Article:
# Kullback-Leibler for Bayesian networks

In [1]:

import os

%matplotlib inline

from pylab import *
import matplotlib.pyplot as plt


## Initialisation

• importing pyAgrum

• importing pyAgrum.lib tools

In [2]:

import pyAgrum as gum
import pyAgrum.lib.notebook as gnb


## Create a first BN : bn

In [3]:

bn=gum.loadBN("res/asia.bif")
# randomly re-generate parameters for every Conditional Probability Table
bn.generateCPTs()
bn

Out[3]:


## Create a second BN : bn2

In [4]:

bn2=gum.loadBN("res/asia.bif")
bn2.generateCPTs()
bn2

Out[4]:


## bn vs bn2 : different parameters

In [5]:

gnb.flow.row(bn.cpt(3),bn2.cpt(3),
captions=["a CPT in bn","same CPT in bn2 (with different parameters)"])

positive_XraY
tuberculos_or_cancer
0
1
0
0.98420.0158
1
0.14950.8505

a CPT in bn
positive_XraY
tuberculos_or_cancer
0
1
0
0.99600.0040
1
0.52460.4754

same CPT in bn2 (with different parameters)

## Exact and (Gibbs) approximated KL-divergence

In order to compute KL-divergence, we just need to be sure that the 2 distributions are defined on the same domain (same variables, etc.)

### Exact KL

In [6]:

g1=gum.ExactBNdistance(bn,bn2)
print(g1.compute())

{'klPQ': 5.0030971388003485, 'errorPQ': 0, 'klQP': 3.527314407069579, 'errorQP': 0, 'hellinger': 1.037499761443752, 'bhattacharya': 0.7726296131290553, 'jensen-shannon': 0.6385791723188207}


If the models are not on the same domain :

In [7]:

bn_different_domain=gum.loadBN("res/alarm.dsl")

# g=gum.BruteForceKL(bn,bn_different_domain) # a KL-divergence between asia and alarm ... :(
#
# would cause
#---------------------------------------------------------------------------
#OperationNotAllowed                       Traceback (most recent call last)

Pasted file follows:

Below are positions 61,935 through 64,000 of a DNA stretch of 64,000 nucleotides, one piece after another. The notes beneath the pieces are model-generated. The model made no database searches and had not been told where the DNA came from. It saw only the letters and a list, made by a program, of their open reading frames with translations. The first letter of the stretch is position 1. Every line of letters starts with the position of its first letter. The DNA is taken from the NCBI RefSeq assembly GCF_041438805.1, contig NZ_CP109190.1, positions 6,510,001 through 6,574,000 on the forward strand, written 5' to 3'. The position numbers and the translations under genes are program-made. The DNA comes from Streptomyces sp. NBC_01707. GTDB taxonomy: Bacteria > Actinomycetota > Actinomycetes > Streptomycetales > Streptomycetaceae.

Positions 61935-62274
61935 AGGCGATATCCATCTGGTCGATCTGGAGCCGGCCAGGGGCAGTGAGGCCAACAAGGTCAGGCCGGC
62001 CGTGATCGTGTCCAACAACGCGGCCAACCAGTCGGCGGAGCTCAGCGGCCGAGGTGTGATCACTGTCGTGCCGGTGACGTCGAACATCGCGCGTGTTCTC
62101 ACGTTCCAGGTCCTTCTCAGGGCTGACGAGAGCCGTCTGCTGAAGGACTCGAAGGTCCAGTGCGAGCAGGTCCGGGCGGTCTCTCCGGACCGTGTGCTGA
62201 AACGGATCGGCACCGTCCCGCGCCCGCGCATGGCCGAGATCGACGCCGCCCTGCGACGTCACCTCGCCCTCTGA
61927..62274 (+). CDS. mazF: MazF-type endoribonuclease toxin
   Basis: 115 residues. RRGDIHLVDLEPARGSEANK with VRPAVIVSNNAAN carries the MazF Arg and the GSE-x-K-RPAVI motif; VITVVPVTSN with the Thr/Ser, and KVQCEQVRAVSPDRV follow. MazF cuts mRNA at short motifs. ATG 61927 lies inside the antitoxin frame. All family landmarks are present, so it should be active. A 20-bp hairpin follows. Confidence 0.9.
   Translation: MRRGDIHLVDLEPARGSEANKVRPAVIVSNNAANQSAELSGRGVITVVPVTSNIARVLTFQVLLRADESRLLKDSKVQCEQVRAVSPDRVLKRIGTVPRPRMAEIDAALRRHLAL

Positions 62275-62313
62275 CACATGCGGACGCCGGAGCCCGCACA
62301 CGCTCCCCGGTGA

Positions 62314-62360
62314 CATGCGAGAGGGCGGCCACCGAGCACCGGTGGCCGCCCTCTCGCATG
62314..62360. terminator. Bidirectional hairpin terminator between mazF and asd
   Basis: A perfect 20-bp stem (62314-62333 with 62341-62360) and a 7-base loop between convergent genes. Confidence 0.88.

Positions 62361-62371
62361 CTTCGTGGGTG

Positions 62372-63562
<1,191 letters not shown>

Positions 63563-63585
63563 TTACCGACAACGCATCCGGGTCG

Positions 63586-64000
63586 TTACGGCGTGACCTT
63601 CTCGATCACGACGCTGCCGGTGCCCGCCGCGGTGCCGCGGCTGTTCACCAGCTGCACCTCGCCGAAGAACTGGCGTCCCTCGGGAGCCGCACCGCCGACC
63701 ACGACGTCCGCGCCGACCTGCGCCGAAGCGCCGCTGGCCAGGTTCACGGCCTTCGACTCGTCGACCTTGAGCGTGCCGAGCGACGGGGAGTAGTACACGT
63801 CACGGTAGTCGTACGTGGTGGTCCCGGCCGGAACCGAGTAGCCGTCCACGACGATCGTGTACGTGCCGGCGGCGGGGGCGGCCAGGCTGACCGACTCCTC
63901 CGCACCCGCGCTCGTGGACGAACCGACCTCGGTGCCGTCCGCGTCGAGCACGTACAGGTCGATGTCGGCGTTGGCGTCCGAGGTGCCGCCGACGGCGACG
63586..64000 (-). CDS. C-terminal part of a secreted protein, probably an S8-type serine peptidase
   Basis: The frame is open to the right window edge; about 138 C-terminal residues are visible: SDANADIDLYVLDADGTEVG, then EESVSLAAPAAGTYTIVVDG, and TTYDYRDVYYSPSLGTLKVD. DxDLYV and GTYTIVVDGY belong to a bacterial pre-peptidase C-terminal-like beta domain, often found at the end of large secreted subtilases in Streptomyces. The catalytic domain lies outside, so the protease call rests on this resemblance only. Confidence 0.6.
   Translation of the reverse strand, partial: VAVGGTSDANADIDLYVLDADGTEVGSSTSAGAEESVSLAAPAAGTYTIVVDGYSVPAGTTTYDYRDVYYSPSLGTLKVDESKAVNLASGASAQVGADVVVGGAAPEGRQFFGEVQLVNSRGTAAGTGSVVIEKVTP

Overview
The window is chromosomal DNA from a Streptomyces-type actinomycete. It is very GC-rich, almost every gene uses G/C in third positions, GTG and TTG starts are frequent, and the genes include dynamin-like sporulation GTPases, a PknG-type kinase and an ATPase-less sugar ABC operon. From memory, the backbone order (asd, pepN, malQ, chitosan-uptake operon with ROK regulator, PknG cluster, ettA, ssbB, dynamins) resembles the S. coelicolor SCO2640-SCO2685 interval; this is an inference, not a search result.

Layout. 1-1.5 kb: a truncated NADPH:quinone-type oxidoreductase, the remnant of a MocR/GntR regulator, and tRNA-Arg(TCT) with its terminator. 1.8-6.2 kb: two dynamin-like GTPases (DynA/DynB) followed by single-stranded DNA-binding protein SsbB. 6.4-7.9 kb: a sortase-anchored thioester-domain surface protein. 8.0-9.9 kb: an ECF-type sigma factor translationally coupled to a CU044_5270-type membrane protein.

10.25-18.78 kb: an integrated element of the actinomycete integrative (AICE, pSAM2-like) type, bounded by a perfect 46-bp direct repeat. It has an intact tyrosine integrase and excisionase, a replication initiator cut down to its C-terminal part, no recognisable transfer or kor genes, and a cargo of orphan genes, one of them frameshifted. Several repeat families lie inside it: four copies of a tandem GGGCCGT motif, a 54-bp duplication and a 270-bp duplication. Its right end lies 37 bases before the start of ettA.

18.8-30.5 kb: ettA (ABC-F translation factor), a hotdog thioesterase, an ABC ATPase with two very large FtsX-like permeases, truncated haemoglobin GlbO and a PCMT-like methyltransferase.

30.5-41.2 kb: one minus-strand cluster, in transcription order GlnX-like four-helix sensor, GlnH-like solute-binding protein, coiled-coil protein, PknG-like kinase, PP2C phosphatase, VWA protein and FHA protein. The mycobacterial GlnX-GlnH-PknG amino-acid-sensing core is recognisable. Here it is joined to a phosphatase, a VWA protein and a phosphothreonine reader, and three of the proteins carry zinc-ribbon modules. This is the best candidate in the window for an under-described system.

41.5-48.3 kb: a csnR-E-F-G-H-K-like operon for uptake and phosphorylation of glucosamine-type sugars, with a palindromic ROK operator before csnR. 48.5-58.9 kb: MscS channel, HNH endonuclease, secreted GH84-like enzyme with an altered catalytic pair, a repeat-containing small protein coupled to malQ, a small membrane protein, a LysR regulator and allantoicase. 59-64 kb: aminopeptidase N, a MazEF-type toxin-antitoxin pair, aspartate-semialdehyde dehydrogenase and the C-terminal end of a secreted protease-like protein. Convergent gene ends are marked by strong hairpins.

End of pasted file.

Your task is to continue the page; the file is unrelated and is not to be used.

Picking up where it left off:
#
#OperationNotAllowed: this operation is not allowed : KL : the 2 BNs are not compatible (not the same vars : visit_to_Asia?)


### Gibbs-approximated KL

In [8]:

g=gum.GibbsBNdistance(bn,bn2)
g.setVerbosity(True)
g.setMaxTime(120)
g.setBurnIn(5000)
g.setEpsilon(1e-7)
g.setPeriodSize(500)

In [9]:

print(g.compute())
print("Computed in {0} s".format(g.currentTime()))

{'klPQ': 4.999350547660979, 'errorPQ': 0, 'klQP': 3.309147414499417, 'errorQP': 0, 'hellinger': 1.0241904644545237, 'bhattacharya': 0.7786179301380848, 'jensen-shannon': 0.6228385613041574}
Computed in 0.955262833 s

In [10]:

print("--")

print(g.messageApproximationScheme())
print("--")

print("Temps de calcul : {0}".format(g.currentTime()))
print("Nombre d'itérations : {0}".format(g.nbrIterations()))

--
stopped with epsilon=1e-07
--
Temps de calcul : 0.955262833
Nombre d'itérations : 176500

In [11]:

p=plot(g.history(), 'g')


### Animation of Gibbs KL

Since it may be difficult to know what happens during approximation algorithm, pyAgrum allows to follow the iteration using animated matplotlib figure

In [12]:

g=gum.GibbsBNdistance(bn,bn2)
g.setMaxTime(60)
g.setBurnIn(500)
g.setEpsilon(1e-7)
g.setPeriodSize(5000)

In [13]:

gnb.animApproximationScheme(g) # logarithmique scale for Y
g.compute()

Out[13]:

{'klPQ': 5.016855829234866,
'errorPQ': 0,
'klQP': 3.3839420489270537,
'errorQP': 0,
'hellinger': 1.0291151959143872,
'bhattacharya': 0.7805282966474169,
'jensen-shannon': 0.6282516385879086}

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